Woy Woy’s own spider man

Photo: Adam Fletcher

A Woy Woy resident has made national news after discovering a new species of spider in Western Australia last month.

Adam Fletcher, an electrician and keen photographer, identified the Maratus Fletcheri spider during a three-week expedition through the southern parts of the wildflower state.

And on December 17, the new species was named after Fletcher and described by Julianne Waldock at the Western Australian Museum.

Fletcher said he has always had a love for photography and spiders.

“After years searching for and photographing these little beauties, my good friend Michael Doe and I became friends with Michael Duncan, an entomologist from Western Sydney University,” Fletcher said.

“After many weekend trips away searching for different species of Peacock spiders, we decided to form a not-for-profit group called Project Maratus.

“We wanted to put them out in the world so everyone could see what they were, and we tried to do as much research as we could … where they are found, what habitat.

“After five or six years of doing it, we’d already found a few new species that had been given other names by people who wrote the paper.

“To have one finally named after me is a great feeling … words can’t describe it.”

In the Western Australian Museum’s study, Maratus Fletcheri males are described as having blue, green and red stripes in the anterior half of the abdomen.

The third legs of the species have dense brown and black brushes on all segments and white bristles in clumps on the femur, patella and tibia.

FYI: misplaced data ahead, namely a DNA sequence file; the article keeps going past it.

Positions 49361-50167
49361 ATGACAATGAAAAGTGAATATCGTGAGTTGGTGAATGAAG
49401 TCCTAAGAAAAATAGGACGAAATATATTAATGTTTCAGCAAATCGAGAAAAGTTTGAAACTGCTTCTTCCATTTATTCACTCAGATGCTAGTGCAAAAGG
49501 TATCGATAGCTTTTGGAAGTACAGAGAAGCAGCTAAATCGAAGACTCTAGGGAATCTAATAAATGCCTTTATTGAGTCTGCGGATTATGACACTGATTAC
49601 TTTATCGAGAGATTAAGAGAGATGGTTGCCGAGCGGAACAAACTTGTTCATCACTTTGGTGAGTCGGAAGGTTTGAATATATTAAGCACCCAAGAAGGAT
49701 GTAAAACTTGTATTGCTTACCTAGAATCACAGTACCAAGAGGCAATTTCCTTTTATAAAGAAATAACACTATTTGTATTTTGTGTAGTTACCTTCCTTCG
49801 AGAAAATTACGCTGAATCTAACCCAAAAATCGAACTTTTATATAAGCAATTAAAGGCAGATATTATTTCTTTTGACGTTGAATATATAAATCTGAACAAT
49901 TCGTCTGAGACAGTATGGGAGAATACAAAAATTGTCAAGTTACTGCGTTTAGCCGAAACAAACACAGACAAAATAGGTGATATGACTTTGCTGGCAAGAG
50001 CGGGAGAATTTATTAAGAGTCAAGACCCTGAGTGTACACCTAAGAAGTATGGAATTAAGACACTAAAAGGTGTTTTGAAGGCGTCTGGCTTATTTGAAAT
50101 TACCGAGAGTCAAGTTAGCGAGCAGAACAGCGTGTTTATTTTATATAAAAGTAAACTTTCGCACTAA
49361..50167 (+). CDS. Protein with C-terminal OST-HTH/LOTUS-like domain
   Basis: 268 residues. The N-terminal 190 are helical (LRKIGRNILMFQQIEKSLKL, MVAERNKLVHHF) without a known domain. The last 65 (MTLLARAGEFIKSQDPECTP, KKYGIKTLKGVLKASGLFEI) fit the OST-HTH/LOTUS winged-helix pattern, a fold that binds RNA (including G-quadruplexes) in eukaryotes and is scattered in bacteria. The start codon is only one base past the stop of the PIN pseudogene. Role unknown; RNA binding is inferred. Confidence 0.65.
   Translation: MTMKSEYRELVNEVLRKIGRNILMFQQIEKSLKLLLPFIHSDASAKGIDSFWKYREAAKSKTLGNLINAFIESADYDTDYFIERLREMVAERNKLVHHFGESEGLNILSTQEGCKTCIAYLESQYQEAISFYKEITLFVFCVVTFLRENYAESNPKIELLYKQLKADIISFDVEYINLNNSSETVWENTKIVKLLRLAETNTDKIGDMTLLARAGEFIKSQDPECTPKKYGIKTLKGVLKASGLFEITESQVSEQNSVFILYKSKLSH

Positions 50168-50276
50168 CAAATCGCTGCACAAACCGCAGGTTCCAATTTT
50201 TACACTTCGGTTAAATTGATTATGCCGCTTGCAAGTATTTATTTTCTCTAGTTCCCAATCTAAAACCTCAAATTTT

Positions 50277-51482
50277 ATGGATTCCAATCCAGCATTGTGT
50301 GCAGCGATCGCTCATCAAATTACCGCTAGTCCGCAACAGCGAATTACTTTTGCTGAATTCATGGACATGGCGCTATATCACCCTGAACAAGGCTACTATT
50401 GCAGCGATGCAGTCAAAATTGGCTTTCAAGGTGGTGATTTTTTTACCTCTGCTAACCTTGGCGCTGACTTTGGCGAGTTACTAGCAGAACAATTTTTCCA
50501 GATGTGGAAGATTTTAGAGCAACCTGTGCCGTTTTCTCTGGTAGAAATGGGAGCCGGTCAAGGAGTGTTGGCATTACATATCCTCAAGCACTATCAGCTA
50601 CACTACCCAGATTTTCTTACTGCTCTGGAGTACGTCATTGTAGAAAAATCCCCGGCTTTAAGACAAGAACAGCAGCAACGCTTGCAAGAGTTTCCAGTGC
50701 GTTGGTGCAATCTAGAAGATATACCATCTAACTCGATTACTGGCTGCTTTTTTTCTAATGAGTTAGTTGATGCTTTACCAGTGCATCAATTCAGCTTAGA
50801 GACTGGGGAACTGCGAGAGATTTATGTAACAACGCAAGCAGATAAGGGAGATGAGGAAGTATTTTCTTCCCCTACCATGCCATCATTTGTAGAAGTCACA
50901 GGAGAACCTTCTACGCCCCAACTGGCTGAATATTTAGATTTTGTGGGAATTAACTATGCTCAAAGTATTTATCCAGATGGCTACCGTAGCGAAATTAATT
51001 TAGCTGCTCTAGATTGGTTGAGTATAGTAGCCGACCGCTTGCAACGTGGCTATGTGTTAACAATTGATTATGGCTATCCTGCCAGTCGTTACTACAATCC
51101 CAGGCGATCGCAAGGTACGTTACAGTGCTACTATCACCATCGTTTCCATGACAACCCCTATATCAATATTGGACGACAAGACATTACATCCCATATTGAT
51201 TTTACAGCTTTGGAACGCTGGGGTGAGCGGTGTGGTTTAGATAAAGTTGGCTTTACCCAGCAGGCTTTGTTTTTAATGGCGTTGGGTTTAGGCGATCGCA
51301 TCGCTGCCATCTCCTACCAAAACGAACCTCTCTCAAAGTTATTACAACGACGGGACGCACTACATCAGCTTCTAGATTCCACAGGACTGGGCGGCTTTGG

Females hold no markings dorsally, but have an oval abdomen, yellow legs and grey patches at the joints.

Courtship behaviour has been observed for five male and female pairs as part of the study revealing that the male raises one leg to attract the female’s attention.

Once the female is watching, the male raises the other third leg as well, raising and expanding the abdominal fan centrally and side-to-side, before rotating the fan to one side.

Fletcher said finally capturing the spider was a surprisr.

“Our days were made up of driving hundreds of kilometres and literally searching all day in whatever bush we could find and once the sun was going down, we would try to find a campsite or just pull up on the side of the road for the evening,” Fletcher said.

“After almost two weeks of non-stop searching, we were pretty tired and weary so stopped at a campsite.

“And as was the norm I rang home to my wife and kids to say “Hi we are still alive – all is good’.

“Whilst wrapping up my conversation with my wife I noticed a small spider jumping around my feet … I crouched down to find this little a Peacock jumping spider …  and even better a new species of Peacock spider.

“We just do it for the love of it!”

More information on the Maratus Fletcheri spider can be found on the Project Maratus Facebook page.

Maisy Rae